If the note trouble in the note conveying path 3, is eliminated by the note returning operation, the note is returned to the note inlet, and when the return confirmation signal GA is obtained the feed condition circuit 41 is reset, and the timers 70 and 71 are therefore reset. As a result, the delivery of the return signal GAS is suspended, and the note conveying operation is also suspended. Finally, the note discriminating apparatus is restored to its initial conditions.

If the above-described note trouble cannot be eliminated by the note returning operation of the note conveying path 3, the second timer 71 also will generate its time laspe output T2. Accordingly, the delivery of the return start signal GS from the circuit 72 is inhibited, and the return signal GAS is not provided. As a result, the note returning operation of the note conveying path 3 is suspended, and simultaneously the alarm signal AR is produced with the aid of the output T2 of the second timer 71. That is, the production of the alarm signal AR means that the note trouble must be manually eliminated.

Such trouble may also be caused after a note has been recognized as normal by the note examining means 5 and forwarded to the stacker 11. In this case, the take-in condition circuit 42 is set and the take-in condition signal TJ is produced, but the take-in condition circuit 42 will not be reset (the take-in confirmation signal TO is not applied thereto because the note 6 is caught or slipped before reaching note arrival confirming detector 12). Therefore, similarly as in the above-described case, the return signal GAS is provided with the aid of the output T1 of the first timer 70. The operation of abnormally control circuit 72 is similar to its operation in the previous case.

Furthermore, such note trouble may also be caused where a note conveyed to the note examining means 5 has been recognized a abnormal and it is therefore conveyed toward the detector 4.

In this case, the return condition circuit 43 is set and the return condition signal GJ is provided, but the return condition circuit 43 is not reset (because the re-discrimination start signal SA is not produced). Accordingly, the return signal GAS is continuously produced with the aid of the output T1 of the first timer 70, and thereafter the note conveying operation is suspended by the output T2 of the second timer 71.

As is apparent from the above description, the note discriminating apparatus according to this invention is so designed that if, when the note 6 is conveyed to the note discrimination position by the note conveying means 3, is recognized as abnormal, the note is conveyed back in the return direction and is conveyed in the feed direction again so that it is examined again. Therefore, even if a note is placed somewhat irregular with respect to the discrimination position, the position of the note can be corrected by the apparatus, which leads to an improvement in the accuracy of the note discrimination result. Furthermore, even if a note is recognized as abnormal once, the note is not immediately returned to the operator and the re-discrimination of the note is carried out. Accordingly, the number of steps which must be taken by the operator with the note discriminating apparatus according to this invention is reduced, and accordingly it can be said that the note discriminating apparatus of the invention has a considerably high reliability.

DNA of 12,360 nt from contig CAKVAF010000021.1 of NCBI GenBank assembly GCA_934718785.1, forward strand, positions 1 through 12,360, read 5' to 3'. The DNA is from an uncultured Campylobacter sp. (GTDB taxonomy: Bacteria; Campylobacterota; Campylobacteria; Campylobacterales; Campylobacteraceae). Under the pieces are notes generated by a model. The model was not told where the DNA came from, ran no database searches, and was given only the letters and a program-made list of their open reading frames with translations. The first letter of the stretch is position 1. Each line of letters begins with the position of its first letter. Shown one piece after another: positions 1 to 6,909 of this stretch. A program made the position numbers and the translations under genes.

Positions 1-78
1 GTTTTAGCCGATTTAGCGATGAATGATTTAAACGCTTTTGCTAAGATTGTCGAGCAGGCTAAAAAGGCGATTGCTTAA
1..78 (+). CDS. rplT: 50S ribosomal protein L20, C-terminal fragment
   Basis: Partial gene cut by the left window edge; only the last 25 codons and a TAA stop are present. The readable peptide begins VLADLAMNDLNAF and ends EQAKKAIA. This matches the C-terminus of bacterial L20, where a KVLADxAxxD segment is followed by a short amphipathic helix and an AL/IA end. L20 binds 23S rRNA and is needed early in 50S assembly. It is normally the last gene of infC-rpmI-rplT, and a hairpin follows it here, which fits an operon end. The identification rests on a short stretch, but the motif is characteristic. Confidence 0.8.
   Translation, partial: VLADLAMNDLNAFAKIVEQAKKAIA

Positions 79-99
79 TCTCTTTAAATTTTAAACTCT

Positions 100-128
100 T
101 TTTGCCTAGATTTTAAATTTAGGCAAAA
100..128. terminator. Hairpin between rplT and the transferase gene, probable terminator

As was described above, in this invention, when a note is caught or slipped in the note conveying path, the note conveying direction is automatically reversed to eliminate such note trouble. Thus, the note discriminating apparatus according to this invention is improved in reliability when compared with the case in which such note trouble must be eliminated manually. Furthermore, if with respect to the reversal of the note conveying direction, the apparatus is so designed that when a note cannot arrive to the predetermined position during a predetermined reference time after the conveyance of the note has been started, the non-arrival of the note is detected, and the occurence of note troubles can be more positively detected.

Furthermore, as was described with reference to FIG. 4, in the case when the note trouble cannot be automatically eliminated in a certain period of time (in the time limit of the second timer 71 in the case of FIG. 4) after the note conveying direction has been reversed, the note conveying operation is suspended and the alarm signal is produced. This leads to protection of the note from damage, and to labor saving.

Accordingly, the control and maintenance of the apparatus are considerably simplified.

As is apparent from the above description, according to this invention, the reference level signal is determined by taking into account the characteristics of the note conveyed to the predetermined note discriminating position, and the detection signals from the discrimination points are compared with this reference level. Therefore, the discrimination result is not affected by fluctuation in the characteristics of the note. If in this operation the environmental conditions of the detector for determining the reference level are made equal to those of the detectors for examining the discrimination points on the note, the effects of, for instance, ambient temperature and external light can be reduced.